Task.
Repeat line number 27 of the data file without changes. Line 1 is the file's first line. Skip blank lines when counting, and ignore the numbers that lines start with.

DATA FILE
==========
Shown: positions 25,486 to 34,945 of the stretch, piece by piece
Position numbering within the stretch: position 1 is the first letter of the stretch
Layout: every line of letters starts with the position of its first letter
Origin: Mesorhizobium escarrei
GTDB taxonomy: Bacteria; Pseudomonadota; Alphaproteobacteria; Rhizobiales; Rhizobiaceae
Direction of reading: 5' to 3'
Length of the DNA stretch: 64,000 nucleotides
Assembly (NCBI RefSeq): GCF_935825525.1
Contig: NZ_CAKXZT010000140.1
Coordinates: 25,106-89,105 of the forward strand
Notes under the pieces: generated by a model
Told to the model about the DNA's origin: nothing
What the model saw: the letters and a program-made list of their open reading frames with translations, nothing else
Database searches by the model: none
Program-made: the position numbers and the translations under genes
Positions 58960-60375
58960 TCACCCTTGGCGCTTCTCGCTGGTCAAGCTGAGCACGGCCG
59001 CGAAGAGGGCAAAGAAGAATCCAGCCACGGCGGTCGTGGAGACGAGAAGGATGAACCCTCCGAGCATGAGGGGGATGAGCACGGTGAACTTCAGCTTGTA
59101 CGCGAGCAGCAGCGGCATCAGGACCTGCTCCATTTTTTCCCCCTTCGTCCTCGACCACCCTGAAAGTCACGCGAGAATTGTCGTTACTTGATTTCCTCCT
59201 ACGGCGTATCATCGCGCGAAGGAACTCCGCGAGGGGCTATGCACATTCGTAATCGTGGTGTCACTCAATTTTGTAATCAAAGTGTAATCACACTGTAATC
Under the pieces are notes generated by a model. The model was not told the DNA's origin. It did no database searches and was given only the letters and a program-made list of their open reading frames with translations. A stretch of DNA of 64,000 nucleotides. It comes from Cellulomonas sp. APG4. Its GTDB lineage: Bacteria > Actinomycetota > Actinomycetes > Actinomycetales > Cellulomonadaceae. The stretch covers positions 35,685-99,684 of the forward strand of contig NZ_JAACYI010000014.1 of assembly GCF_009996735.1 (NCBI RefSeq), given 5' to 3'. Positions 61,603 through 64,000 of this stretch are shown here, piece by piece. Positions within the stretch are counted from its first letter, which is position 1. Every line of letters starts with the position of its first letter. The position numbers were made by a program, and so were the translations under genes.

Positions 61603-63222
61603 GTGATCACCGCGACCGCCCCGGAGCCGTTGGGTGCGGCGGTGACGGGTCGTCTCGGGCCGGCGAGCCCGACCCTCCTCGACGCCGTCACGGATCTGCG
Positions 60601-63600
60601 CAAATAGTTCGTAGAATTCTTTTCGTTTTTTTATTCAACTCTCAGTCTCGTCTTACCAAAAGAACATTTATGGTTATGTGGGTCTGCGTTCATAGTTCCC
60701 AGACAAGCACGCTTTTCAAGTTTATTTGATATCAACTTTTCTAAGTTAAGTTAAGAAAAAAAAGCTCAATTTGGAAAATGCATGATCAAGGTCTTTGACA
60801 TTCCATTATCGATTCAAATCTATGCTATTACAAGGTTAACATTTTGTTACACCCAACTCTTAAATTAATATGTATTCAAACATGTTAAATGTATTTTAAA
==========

60801 TTCCATTATCGATTCAAATCTATGCTATTACAAGGTTAACATTTTGTTACACCCAACTCTTAAATTAATATGTATTCAAACATGTTAAATGTATTTTAAA